(75.) Quinones, supra note 15, at 737 n.176.
(76.) Bezdek, supra note 18, at 67-68. These networks of "mutually shared values and mutually shared concern and support is a necessary condition, not just to psychic well-being, but to physical survival itself." Denis J. Brion, The Meaning of the City: Urban Redevelopment and the Loss of Community, 25 IND. L. REV. 685, 702 (1992). Lower-income individuals and families "often depend on a web of mutual support consisting of a nonmonetary exchange of goods and services with each individual contributing to the others whatever meager abundance and special talents he might have." Id.
(77.) See Marc Fried, Grieving for a Lost Home." Psychological Costs of Relocation, in URBAN RENEWAL: THE RECORD AND THE CONTROVERSY 359, 359-61 (James Q. Wilson ed., 1966).
(78.) See Quinones, supra note 15, at 738-39. In addition, economic circumstances may prevent lower-income residents from moving from their communities. Rent in these lower-income neighborhoods is often significantly lower than in other parts of municipalities, tying many low-income residents to their communities. Id.
(79.) Fried, supra note 77, at 359-61. When relocating, individuals and families leave behind important social relationships such as those formed with neighbors or in religious institutions. Bezdek, supra note 18, at 67-68. The effect of being displaced in this manner has been compared to losing a close friend. Broussard, supra note 5, at 111.
(80.) See Gordon, supra note 20, at 305-06. The term blight in most statutes lacks a precise definition, giving developers and municipalities "almost carte blanche in their creative search for 'blighted' areas." Id. For a discussion of the lack of enforcement of the "but for" provisions, see id. at 323-25. In addition, some states have even done away with the blight requirement. See supra note 41.
(81.) See Goshorn, supra note 4, at 920. Two projects in St. Louis typify this type of development. In one suburban municipality, commercial development was planned to replace a well-established, middle-class neighborhood. TIF funds were requested to finance one-third of the total cost of the project to purchase the residential homes at two-and-a-half times their fair market value. Critics of this project felt that it was simply an effort to replace a residential neighborhood with a commercial district. Id. The second project was the expansion of one of the area's major suburban malls. See id.; see also Mihalopoulos, supra note 1. The Missouri court upheld both of these projects as satisfying the blight standard in the state's TIF statute. Goshorn, supra note 4, at 922.
(82.) Gordon, supra note 20, at 306-07. The use of TIF for this type of suburban development exacerbates blight in the inner cities. Id. at 307-08.
(83.) Michel, supra note 35, at 466.
(84.) Id. at 466-67.
(85.) Id. It has recently been argued that the use of TIF in poor, blighted communities is itself not efficient. In order for TIF bonds to be paid off quickly, the tax increment should rise quickly. Blighted areas may require a great deal of land clearing that could delay the time when the tax base, and thus the increment, starts to increase from the development. Moreover, if there is not already enough demand for growth in those areas, tax revenues may not increase quickly enough in order to raise a sufficient tax increment to pay off the bonds. This argument concludes that TIF should only be used in blighted neighborhoods if they are near areas that would create a high demand for new retail and growth. Lefcoe, supra note 60, at 68-70. A response to this argument is that redevelopment and gentrification have begun to occur already in many inner cities, so further development in nearby blighted areas could benefit from the demand for growth created by the influx of income and affluence into some parts of inner cities. In addition, many inner ring suburbs have become blighted as wealthy residents move further out to outer suburbs end as poverty from the inner cities bleeds outwards. These inner ring suburbs might be ideal places for TIF development because there is demand in more affluent suburbs just beyond the inner rings that could drive the development.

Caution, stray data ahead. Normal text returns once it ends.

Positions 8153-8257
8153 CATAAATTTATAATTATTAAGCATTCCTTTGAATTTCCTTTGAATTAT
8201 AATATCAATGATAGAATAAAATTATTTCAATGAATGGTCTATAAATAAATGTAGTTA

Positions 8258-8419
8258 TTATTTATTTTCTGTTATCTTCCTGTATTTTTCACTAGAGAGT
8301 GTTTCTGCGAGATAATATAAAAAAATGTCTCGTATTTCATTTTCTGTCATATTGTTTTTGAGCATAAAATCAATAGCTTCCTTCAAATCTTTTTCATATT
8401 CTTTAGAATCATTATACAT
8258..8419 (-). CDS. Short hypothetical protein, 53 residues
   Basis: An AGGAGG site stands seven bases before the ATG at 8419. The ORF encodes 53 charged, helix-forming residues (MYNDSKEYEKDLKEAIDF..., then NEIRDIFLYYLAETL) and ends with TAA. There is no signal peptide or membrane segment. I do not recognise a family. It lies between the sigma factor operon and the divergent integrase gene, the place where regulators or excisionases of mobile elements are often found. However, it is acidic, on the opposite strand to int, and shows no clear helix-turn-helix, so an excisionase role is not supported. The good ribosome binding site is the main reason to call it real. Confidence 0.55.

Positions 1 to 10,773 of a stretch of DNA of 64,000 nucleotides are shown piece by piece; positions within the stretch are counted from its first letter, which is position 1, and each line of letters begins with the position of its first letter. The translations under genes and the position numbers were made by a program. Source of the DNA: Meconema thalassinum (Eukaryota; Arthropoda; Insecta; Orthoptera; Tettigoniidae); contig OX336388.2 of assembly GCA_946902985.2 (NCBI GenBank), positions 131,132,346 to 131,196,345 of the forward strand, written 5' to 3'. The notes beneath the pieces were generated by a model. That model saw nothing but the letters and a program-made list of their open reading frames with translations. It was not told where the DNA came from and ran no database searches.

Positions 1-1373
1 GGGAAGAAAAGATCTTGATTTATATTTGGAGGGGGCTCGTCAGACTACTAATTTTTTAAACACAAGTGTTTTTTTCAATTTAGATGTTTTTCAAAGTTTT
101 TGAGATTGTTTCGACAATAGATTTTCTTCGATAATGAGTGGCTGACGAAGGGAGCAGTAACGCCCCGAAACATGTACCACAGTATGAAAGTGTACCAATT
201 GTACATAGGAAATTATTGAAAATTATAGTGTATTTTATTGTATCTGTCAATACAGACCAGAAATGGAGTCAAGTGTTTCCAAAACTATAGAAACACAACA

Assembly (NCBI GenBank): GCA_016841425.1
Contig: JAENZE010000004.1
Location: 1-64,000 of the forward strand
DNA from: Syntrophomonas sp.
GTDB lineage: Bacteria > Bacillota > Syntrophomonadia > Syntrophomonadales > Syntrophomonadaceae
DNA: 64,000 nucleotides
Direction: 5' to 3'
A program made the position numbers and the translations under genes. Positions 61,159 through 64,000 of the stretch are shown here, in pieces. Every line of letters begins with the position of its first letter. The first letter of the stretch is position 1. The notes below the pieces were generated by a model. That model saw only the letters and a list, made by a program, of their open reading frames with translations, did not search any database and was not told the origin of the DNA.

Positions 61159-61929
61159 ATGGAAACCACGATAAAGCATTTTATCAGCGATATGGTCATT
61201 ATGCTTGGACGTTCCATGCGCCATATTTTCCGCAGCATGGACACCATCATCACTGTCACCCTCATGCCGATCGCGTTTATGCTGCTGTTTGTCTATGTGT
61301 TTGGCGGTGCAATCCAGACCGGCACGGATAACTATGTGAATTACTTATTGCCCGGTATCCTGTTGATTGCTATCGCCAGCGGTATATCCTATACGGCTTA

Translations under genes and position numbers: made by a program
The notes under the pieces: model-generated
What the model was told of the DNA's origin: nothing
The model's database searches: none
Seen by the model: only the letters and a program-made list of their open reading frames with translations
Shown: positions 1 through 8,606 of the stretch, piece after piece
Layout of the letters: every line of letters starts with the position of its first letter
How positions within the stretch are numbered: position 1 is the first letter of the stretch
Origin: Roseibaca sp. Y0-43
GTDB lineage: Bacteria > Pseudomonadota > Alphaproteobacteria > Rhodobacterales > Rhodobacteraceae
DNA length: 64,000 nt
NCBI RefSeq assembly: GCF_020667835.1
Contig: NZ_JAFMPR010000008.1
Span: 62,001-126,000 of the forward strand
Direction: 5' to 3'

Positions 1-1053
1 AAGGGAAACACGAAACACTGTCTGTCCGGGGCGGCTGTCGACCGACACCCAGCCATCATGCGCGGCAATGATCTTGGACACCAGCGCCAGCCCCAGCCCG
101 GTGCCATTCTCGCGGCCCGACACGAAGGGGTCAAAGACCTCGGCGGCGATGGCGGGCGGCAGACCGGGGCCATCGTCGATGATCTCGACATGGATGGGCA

(86.) Michel, supra note 35, at 468.
(87.) London, supra note 31, at 780-81.
(88.) Id. at 809.
(89.) Id. Special districts and special purpose governments, like school districts, are often the hardest hit by increased demand for services without a corresponding increase in revenue. Peddle, supra note 31, at 452. Because many TIF projects run for upwards of twenty years, school districts may lose out on increased revenue for two generations of students or more. Laurie Reynolds, Taxes, Fees. Assessments, Dues, and the "'Get What You Pay For" Model of Local Government, 56 FLA. L. REV. 373, 429 (2004). A common argument in response to concerns about school districts is that the property taxes in these redevelopment areas were declining before the T1F project began, so the freeze actually aids the school districts because it prevents the tax revenue from falling further. In addition, after the project is completed, the schools will benefit from much higher taxes. Peddle, supra note 31, at 445.